And the president and I are committed to that.”

While Israel and the Palestinians were certainly not the emphasis of this speech, there were some interesting points in those few words having to do with the current diplomatic process.

First, the US remains committed to a negotiated two-state solution. That’s a key principle to reiterate, especially in the run-up to the Palestinians’ efforts to get the UN to recognize a state for them in September.

The message is that only a negotiated settlement – not one that’s imposed – will work.

Second, Clinton restated that there is no substitute for active American leadership. This, perhaps, was a signal meant for the Europeans and the UN, who have pushed for greater involvement in the process by the Quartet, which is made up of the US, EU, Russia and the UN.

In recent days, though, there have been a number of reports saying the US has been behind a push by England, France and Germany to get the Quartet to issue a statement saying a future Israeli-Palestinian agreement should be based on the pre-1967 lines, with agreedupon land swaps.

According to this way of thinking, the US was engaged in the classic good cop/bad cop routine, with the EU in the bad cop role vis-a-vis Israel, but with the US encouraging it to play that role in order to pressure Jerusalem.

One problem with this theory, however, is that the US would have wanted to see the Quartet meet in Berlin on Friday, as expected, rather than working behind the scenes to scuttle it. Indeed, the Quartet meeting – first planned for last month – has been put off yet again.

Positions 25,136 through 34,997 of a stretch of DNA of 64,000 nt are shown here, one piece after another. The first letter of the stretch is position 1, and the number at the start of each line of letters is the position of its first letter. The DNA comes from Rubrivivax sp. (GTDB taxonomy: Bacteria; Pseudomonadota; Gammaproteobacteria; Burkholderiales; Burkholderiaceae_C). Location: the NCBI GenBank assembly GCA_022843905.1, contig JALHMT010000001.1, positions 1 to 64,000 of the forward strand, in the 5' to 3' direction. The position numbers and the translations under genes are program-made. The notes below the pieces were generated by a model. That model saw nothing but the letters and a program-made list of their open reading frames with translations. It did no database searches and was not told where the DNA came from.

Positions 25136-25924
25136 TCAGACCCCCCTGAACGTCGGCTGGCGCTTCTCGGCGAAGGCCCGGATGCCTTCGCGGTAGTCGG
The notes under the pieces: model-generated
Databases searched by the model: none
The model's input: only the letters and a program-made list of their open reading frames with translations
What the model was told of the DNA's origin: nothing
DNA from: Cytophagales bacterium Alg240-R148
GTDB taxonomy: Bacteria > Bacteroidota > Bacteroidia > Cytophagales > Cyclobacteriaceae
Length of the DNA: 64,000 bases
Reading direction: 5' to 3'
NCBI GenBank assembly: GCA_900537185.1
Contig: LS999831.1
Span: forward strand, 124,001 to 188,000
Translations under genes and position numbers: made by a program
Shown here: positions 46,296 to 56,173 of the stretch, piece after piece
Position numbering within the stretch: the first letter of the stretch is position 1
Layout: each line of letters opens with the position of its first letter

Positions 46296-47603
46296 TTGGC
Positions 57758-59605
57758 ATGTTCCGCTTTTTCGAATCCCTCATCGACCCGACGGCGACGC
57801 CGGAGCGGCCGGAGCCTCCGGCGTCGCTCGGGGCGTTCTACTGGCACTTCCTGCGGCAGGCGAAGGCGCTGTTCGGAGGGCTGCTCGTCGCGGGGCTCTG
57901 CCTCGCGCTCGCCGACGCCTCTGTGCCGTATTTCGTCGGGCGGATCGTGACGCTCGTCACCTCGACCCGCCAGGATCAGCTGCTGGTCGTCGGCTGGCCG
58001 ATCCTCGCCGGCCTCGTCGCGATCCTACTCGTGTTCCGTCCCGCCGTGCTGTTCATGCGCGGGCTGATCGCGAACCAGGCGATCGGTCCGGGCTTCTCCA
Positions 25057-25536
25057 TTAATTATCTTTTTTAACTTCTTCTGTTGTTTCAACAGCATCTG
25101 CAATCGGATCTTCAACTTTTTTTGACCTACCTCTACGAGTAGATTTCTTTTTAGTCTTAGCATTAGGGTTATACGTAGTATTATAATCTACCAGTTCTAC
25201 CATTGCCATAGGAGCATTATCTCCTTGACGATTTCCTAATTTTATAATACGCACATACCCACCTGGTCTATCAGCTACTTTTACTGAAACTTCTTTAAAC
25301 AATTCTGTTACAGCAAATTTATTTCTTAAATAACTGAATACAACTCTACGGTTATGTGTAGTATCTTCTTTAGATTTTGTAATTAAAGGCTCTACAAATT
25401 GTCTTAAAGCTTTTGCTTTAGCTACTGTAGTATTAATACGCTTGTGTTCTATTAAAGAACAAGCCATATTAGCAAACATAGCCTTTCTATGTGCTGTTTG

Clinton’s remarks about an upcoming Obama speech on the region mean we are now waiting for two major policy addresses: Netanyahu’s, dubbed in the press as “Bar Ilan II,” and now Obama’s, which can be called “Cairo II.”

But it is not beyond credulity that once Obama gives his speech, Netanyahu won’t have to give his – or it will be significantly less initiative-oriented than might have been expected.

This is because Netanyahu is in a bind. The Palestinians won’t talk to him, and much of the world either doesn’t trust him or thinks he is being uncooperative.

Which likely means that any initiative he launches – if it comes from his mouth – will be dead in the water. The Palestinians will reject anything he offers, and the Europeans will look at it with skepticism – because he is the one doing the offering.

But if Obama launches an initiative, that is a different story.

In the hundreds of hours of talks that Netanyahu’s envoy, Yitzhak Molcho, has had with the White House over the past few months, he probably was trying to convince the Americans to accept certain Israeli initiatives and then present them as their own.

No one is saying whether the Americans have adopted any of these ideas, and it is certain that the Palestinians – in their own talks with the US – are playing the same game. But when Obama does give his Middle East and North African speech, and when he does relate in that speech to the Israeli-Palestinian conflict, what the world might hear is elements of ideas that Netanyahu would have liked to say but couldn’t, because if he had, they would have been summarily dismissed.